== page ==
Last Tuesday, Kentucky Attorney General Jack Conway refused to defend the Commonwealth’s marriage law which put him in good company with fellow Louisvillian and former GOP Chairman Brad Cummings. Cummings recently waved the white flag of surrender and called on the Kentucky GOP to abandon its defense of man/woman marriage.
A teary-eyed Conway said if he appealed the ruling that he “would be defending discrimination.” Discriminating minds might wonder how Mr. Conway defines discrimination. Literalists may equally ponder why he defended the law for five months in federal court if he really felt this way. But what politician-aspiring-to-be-governor ever let consistency get in the way when he can default to decrying the woes of discrimination—a once useful term when synonymous with bigotry during the black struggle for civil rights? The term has been handily retooled today and attached to anyone who makes a moral judgment, especially regarding judgments of human sexual behavior.
To say that redefining marriage doesn’t affect anyone else’s marriage is inaccurate. How human beings order themselves in the most intimate of ways and government recognition of such has everything to do with the success or demise of their civilization.
Marriage advocate Maggie Gallagher put it bluntly: “sex makes babies, society needs babies, and babies need mothers and fathers.” Sometimes the obvious must be restated. Revisionist marriage, while at odds with nature, is also at odds with society itself as it is inherently incapable of producing the great public good produced by heterosexual marriage.
The critical public task of marriage Gallagher says is “to regulate the sexual relationships between men and women in order to reduce the likelihood that children (and their mothers and society) will face the burdens of fatherlessness, and increase the likelihood that there will be a next generation that will be raised by their mothers and fathers in one family where both parents are committed to each other and to their children.”
What? Is this woman from Mayberry? Before you can say “awe shucks Aunt Bea it’s the 21st century, get over it,” marriage revisionists will pull the race and bigotry cards from their stacked deck of moral relativism and say that denying “marriage equality” is akin to refusing service to blacks at a lunch counter. Problem is that we are not talking about race. Nor are we talking about restaurant service. We are talking about a covenant that Christians, Jews and Muslims believe a sacrament that God ordained. We’re also talking about an institution that many in the non-religious community recognize as irreplaceably different from all other relationships. Stating that some relationships are different isn’t an act of bigotry.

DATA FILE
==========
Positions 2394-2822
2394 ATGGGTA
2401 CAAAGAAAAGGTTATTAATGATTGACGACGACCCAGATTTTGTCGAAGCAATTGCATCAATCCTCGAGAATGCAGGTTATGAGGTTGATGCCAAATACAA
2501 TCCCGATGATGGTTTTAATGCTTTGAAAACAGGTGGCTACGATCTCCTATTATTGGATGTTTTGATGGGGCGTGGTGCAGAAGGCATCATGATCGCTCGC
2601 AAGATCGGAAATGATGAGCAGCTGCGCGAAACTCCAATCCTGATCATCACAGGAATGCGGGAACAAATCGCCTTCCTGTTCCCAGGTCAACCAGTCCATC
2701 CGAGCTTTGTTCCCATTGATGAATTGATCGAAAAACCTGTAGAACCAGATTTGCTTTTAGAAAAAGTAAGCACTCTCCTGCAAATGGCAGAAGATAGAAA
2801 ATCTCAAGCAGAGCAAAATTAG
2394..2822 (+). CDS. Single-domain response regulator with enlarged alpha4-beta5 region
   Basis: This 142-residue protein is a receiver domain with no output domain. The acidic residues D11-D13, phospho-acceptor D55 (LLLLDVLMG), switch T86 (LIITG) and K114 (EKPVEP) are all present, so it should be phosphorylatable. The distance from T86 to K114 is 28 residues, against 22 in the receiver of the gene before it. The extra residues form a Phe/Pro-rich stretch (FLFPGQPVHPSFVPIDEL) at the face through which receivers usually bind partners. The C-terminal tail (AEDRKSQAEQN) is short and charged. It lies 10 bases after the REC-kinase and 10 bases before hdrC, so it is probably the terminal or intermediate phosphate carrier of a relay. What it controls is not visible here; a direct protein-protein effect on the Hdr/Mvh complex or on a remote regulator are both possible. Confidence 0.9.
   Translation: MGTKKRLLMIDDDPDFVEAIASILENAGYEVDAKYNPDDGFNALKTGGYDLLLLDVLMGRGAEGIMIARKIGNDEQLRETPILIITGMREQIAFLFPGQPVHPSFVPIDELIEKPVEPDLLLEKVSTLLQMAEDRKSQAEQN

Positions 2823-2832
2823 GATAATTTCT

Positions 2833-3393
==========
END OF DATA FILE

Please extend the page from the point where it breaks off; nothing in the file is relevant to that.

Male and female relationships are bound with a potency that other relationships lack. But the ground has shifted. Now the question is: should people of faith be forced to violate their conscience by materially participating in an act they believe sacrilegious?
Redefining marriage is incompatible with religious freedom—the ability to live in society according to one’s moral convictions. We all want tolerance, but when tolerance means that a baker will face jail time, as did Jack Phillips who owns Masterpiece Cake shop in Colorado, for failing to lend his talent and trade to an activity he believes is sinful, then modern notions of tolerance need to be redefined.
The Republican Party should be inclusive. In fact, Americans have an inherent inclination toward inclusivity. We’re a melting pot after all. But when inclusiveness defines down an irreplaceable human relationship to the realm of “whatever” then it is time to revisit the meaning of inclusiveness.
Christians like Reverend Louie Giglio and gospel singer Donnie McClurkin experienced how a relativistic, hyper-sensitive culture defines inclusiveness when they were both disinvited from participating in major political events last year (Obama’s inauguration and MLK commemoration). Their transgression? Each simply said that homosexuality is a sin—years ago. Clearly the Unforgivable Sin.
Interestingly, protecting marriage was a plank in the GOP’s original 1856 platform; “it is […] the imperative duty of Congress to prohibit in the territories those twin relics of barbarism–polygamy, and slavery.” Polygamy was practiced in the Utah territory and the party dedicated to preserving human rights insisted that polygamy should be outlawed. Kentucky Republicans should uphold the dignity and respect of homosexuals as made in the image of God just as they fought for civil rights for blacks 158 years ago. They should equally reject marital norms outside one man and one woman just as they did in the beginning. Should the Republican Party stray from founding principles, it will likely find itself in the company of the Whig Party—a sorry footnote in political history.
Note: This first appeared in the Louisville Courier Journal on March 13, 2014.